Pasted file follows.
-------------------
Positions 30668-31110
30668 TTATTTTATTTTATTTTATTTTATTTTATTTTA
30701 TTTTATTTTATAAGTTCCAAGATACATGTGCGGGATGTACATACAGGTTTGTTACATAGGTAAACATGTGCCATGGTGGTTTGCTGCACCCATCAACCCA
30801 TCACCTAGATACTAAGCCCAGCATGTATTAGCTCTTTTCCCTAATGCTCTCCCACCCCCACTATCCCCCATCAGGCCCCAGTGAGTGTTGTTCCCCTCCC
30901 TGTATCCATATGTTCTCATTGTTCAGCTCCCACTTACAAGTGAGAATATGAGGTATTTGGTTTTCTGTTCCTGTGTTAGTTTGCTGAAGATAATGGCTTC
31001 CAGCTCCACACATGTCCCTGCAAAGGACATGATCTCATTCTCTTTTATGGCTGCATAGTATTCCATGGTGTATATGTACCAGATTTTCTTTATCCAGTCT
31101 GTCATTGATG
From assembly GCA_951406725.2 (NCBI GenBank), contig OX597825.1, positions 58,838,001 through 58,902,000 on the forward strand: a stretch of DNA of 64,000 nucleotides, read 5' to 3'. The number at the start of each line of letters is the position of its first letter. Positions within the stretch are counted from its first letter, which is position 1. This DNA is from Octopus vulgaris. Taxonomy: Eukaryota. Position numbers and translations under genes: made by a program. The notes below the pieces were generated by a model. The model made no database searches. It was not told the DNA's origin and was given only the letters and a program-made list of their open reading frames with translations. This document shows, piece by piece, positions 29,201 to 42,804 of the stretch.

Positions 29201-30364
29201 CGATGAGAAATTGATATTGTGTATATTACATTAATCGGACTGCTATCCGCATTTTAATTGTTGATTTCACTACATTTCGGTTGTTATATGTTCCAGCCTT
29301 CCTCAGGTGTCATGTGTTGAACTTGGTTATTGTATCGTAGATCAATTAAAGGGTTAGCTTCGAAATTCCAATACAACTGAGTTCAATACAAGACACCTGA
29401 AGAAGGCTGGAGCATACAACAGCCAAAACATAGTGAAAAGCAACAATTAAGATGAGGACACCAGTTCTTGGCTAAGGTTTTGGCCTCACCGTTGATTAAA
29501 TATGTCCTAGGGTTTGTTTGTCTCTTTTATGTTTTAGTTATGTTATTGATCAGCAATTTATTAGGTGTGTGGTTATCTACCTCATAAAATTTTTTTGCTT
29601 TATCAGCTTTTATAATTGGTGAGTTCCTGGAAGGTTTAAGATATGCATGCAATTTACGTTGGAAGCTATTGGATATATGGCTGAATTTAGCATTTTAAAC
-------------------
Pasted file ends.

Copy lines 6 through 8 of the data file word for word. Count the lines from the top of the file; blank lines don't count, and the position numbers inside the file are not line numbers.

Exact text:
31001 CAGCTCCACACATGTCCCTGCAAAGGACATGATCTCATTCTCTTTTATGGCTGCATAGTATTCCATGGTGTATATGTACCAGATTTTCTTTATCCAGTCT
31101 GTCATTGATG
From assembly GCA_951406725.2 (NCBI GenBank), contig OX597825.1, positions 58,838,001 through 58,902,000 on the forward strand: a stretch of DNA of 64,000 nucleotides, read 5' to 3'. The number at the start of each line of letters is the position of its first letter. Positions within the stretch are counted from its first letter, which is position 1. This DNA is from Octopus vulgaris. Taxonomy: Eukaryota. Position numbers and translations under genes: made by a program. The notes below the pieces were generated by a model. The model made no database searches. It was not told the DNA's origin and was given only the letters and a program-made list of their open reading frames with translations. This document shows, piece by piece, positions 29,201 to 42,804 of the stretch.